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Guest blog: LCF Research Fellow Whitney McVeigh talks about a growing community in Ethiopia


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Published date
15 August 2016

It took five hours from Lalibella on the road to Bahir Dar to reach the small weaving community of Awra Amba, located in the Amhara region of North Western Ethiopia. I arrived at lunchtime and was immediately led into the visitor centre, a small building surrounded by trees where I was introduced to Asnake, our guide. On the walls of the centre were hand-written rules, codes for living together with the overall wisdom and philosophy of founder Zumra Nuru.


Ethiopian born Zumra Nuru, in his 70s now, founded the community over 40 years ago having spent his early years questioning the rights of women, children and the elderly. Wanderer and philosopher, in 1972, disillusioned by what he felt was lacking in his own community, he met two people who shared his ideas from a neighboring district and together they established Awra Amba; “a new and progressive way of life”.


Awra Amba is a community with a system for living and working collaboratively that’s highly egalitarian. Approximately 490 people live there today. I met Zumra Nuru personally and sat with him for some time. I was struck by his presence and sage-like nature. Above him on the walls are written his principles of service in community and the problems that come with isolation in society. The community practices his five principles:

  • Equal rights for women
  • Respecting children’s voice and rights
  • Caring for those who are unable to work due to health problems and age
  • Avoiding bad behavior and poor use of language
  • Accepting all human beings as equal and living in solidarity

Most of the village’s work force, which in the early days concentrated on agriculture – works communally. Money is reinvested back into village projects and the profits split evenly. The village is run through a group of committees who determine job roles and overall decisions. All buildings, housing, including a new medical centre, are built by the community themselves.

Each home is equipped with an environmentally friendly stove/oven and a private income loom for weaving independent work beyond their daily work. The community works an eight-hour day, six days a week. The loom at home can be used outside of those hours for those who’d like to earn extra income.


The community’s major industry is weaving and they’ve created a large infrastructure for this. The Dutch Embassy in Ethiopia built the current space for weaving and both men and women work there. They have recently been given a new range of electronic looms by Bahir Dar Textile S.C that are not yet in use. We were shown the various components of the set-up and then escorted to a store, where fabrics can be purchased. Most of the community’s income comes from local market sales. They also have an outlet in Bahir Dar for wholesale purchase.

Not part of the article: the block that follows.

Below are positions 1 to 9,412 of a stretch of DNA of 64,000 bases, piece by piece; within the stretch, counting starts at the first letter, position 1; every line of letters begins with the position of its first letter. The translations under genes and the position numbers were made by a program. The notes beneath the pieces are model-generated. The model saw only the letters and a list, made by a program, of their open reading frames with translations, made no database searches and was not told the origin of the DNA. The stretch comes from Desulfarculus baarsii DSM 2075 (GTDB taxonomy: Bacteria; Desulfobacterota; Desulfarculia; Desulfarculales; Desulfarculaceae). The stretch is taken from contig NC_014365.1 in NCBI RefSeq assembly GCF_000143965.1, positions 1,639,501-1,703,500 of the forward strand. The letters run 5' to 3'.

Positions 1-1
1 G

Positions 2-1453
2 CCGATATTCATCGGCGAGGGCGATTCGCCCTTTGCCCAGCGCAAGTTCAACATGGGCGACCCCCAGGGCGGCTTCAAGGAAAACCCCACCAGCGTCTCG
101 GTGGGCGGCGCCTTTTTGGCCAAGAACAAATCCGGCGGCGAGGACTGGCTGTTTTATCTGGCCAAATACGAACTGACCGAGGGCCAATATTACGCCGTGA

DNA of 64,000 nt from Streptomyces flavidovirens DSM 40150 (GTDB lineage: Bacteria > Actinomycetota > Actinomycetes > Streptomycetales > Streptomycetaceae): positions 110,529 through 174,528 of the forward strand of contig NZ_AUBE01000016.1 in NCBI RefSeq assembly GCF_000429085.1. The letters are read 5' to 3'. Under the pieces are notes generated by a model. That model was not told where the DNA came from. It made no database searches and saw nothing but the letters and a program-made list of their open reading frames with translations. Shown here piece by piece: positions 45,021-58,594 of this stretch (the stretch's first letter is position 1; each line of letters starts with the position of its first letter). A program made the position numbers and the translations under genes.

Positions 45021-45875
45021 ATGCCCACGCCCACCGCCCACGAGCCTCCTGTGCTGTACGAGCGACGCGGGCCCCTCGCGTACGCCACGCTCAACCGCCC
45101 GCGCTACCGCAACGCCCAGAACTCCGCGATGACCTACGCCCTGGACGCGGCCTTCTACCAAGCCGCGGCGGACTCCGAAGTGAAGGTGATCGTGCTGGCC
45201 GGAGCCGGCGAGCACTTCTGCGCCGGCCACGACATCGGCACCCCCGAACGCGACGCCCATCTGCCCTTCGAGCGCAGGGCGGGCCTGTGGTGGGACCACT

Acrylic has recently replaced cotton on the whole because of its durability, stronger threads and sustainability. Asnake talked about the fragility of cotton with the modern looms and the better strength of acrylic yarn. All of their yarns are bought readily processed from the market. There is no longer a need for early stage production.

Once a week, community members participate in fundraising activities. The funds generated from this as well as funds from external visitors make up the ‘Lewegen Derash’ fund. The money is donated to treatment of the sick, educational materials, to children and sometimes people living outside the community who face serious problems.

The community members meet twice a month to participate in discussions about peace. These may broach subjects such as the division of jobs within the home and managing any disputes or poor communication.

The community has a kindergarten where the children learn Ethiopian Amharic and arithmetic as well as English vocabulary and the core values of day-to-day life.

Awra Amba has an extensive library with English language books ranging from educational books to fiction, all following the government curriculum. I talked to Asnake about the importance of the creative arts impacting culture. In terms of local culture and village life, creative work is seen as part of day-to-day life, integrated in the work place and not necessarily as a separate entity. In many ways ‘making’ forms part of their culture and upholds tradition and ritual.

There is a building for the elderly. A rectangular space with small cubicle-like rooms with hand made curtains. The women I met there seem well taken care of and the aesthetics of living have been carefully thought out.

A new medical centre was recently built by the community and soon to be opened. The community are looking for further funding for this.


It was a beautiful drive across the rugged landscape and highland plateaus of Northern Ethiopia to visit an authentic working community that appears to be thriving under Zumra Nuru. A life long quest for equality and the eradication of poverty, Zumra states:

 “I wanted to live in a place where women and men live as equals and where all of our children can go to school. I didn’t want religion and tradition to dictate every aspect of our lives. So I decided to create a place where everyone is respected equally, and works collectively, so we can stand a chance of coming out of poverty.”

Whitney McVeigh is a Fellow in Creative Practice at London College of Fashion. Her research is entitled Human Fabric.